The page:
California seeks records from San Diego operator of 2 colleges


As part of a wider investigation into for-profit and online colleges, the California attorney general Wednesday moved to obtain potential evidence about the telemarketing, enrollment and financial practices of two schools owned by a San Diego company.

Atty. Gen. Kamala Harris asked a Superior Court in Sacramento to enforce a previous subpoena seeking a large swath of records from the Bridgepoint Education company and the two colleges it operates, Ashford University in Iowa and the University of the Rockies in Colorado. The two schools enroll about 80,000 students nationwide, overwhelmingly in online classes, the court petition said.

The goal is “to evaluate whether Bridgepoint has violated California law by making false or misleading statements to Californians during telephone calls, including telemarketing calls, and through other sales and marketing efforts,” the court filing said.


Bridgepoint Education spokeswoman Marianne Perez said in an email that the company would have no comment about the court action.

The company was served in January with a subpoena that seeks, among other things, large amounts of recorded conversations between recruiters and potential students. The company has handed over only a small portion of the materials, Harris said in the court document.

Bridgepoint has said that it “would be unduly burdensome” to comply, would invade students’ privacy and would cause a “public relations disaster,” according to the attorney general’s court petition.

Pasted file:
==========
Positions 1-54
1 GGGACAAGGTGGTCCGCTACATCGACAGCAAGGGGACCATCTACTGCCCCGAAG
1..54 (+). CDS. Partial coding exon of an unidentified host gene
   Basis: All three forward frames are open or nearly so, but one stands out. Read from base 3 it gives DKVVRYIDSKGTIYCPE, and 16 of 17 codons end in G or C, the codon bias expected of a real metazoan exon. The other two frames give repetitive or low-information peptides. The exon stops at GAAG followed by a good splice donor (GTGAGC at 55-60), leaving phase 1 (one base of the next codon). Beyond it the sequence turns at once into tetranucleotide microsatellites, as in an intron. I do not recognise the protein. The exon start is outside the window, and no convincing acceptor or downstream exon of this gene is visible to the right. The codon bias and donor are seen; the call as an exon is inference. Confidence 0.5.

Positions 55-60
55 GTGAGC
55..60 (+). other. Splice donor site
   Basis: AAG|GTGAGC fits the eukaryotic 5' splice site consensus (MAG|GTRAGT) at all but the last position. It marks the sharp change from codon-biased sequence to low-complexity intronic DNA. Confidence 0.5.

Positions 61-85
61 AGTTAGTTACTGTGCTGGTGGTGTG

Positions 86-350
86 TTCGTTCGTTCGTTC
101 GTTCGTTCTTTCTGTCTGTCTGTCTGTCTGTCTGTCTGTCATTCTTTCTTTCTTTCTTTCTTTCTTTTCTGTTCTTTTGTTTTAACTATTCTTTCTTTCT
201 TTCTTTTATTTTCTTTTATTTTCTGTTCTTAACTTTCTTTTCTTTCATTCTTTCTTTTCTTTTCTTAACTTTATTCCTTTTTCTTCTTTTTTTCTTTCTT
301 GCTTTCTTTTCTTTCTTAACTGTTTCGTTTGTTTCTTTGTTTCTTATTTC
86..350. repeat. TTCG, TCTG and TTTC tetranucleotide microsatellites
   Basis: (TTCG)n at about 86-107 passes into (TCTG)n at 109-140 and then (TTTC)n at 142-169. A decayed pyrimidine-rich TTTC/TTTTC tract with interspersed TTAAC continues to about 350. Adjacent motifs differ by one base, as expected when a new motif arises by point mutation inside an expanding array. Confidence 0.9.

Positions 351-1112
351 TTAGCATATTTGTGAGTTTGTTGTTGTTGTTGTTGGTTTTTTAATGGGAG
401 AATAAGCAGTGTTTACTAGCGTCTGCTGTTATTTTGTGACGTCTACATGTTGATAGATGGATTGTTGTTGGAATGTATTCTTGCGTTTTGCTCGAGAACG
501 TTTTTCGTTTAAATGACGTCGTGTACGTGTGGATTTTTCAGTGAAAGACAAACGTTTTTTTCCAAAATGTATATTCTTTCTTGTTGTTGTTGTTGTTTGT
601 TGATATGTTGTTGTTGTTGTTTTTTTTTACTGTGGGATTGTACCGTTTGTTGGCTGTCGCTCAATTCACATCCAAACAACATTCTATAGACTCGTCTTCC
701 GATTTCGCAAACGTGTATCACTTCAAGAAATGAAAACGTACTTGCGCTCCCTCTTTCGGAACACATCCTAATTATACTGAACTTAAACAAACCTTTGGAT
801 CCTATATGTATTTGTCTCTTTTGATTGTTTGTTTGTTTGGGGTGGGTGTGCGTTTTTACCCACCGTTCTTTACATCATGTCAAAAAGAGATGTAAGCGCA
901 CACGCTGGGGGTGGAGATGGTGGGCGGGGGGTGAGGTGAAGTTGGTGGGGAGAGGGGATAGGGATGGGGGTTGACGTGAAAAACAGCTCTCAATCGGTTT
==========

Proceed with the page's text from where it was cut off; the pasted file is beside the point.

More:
Officials at the attorney general’s office said that Wednesday’s action was part of a wider probe into “troubling practices” of some for-profit colleges and that they were investigating possible misrepresentations about school costs, debt, academic credits and how long it takes to earn a degree. But they declined to specify which schools were being investigated and when any possible disciplinary action might occur.

In 2005, Bridgepoint acquired “a financially strapped small college” in Iowa called Franciscan University of the Prairies and renamed it Ashford University, according to the court filing. Ashford offers a wide array of undergraduate and graduate degrees and retained the older regional accreditation from Franciscan. In 2007, Bridgepoint acquired the Colorado School of Professional Psychology and renamed it University of the Rockies, which offers graduate degrees in psychology and social services.

Last summer, the Western Assn. of Schools and Colleges rejected Ashford’s application for California-based accreditation, saying that the school lacked enough full-time faculty and that its dropout rate was too high, among other issues. However, the school appealed and recently won initial accreditation and a commendation from the agency that said Ashford was transforming itself “from a market-driven enterprise to a university committed to student retention and success.”


In 2011, a U.S. Department of Education audit found irregularities in how Ashford paid its enrollment advisors with incentives to recruit more students and mishandled financial aid refunds. The school denied the allegations.

Last year, U.S. Sen. Tom Harkin (D-Iowa) released a detailed report on the business practices of education companies and alleged that Bridgepoint in 2010 spent an inordinate amount on marketing and had low completion rates by students seeking associate degrees.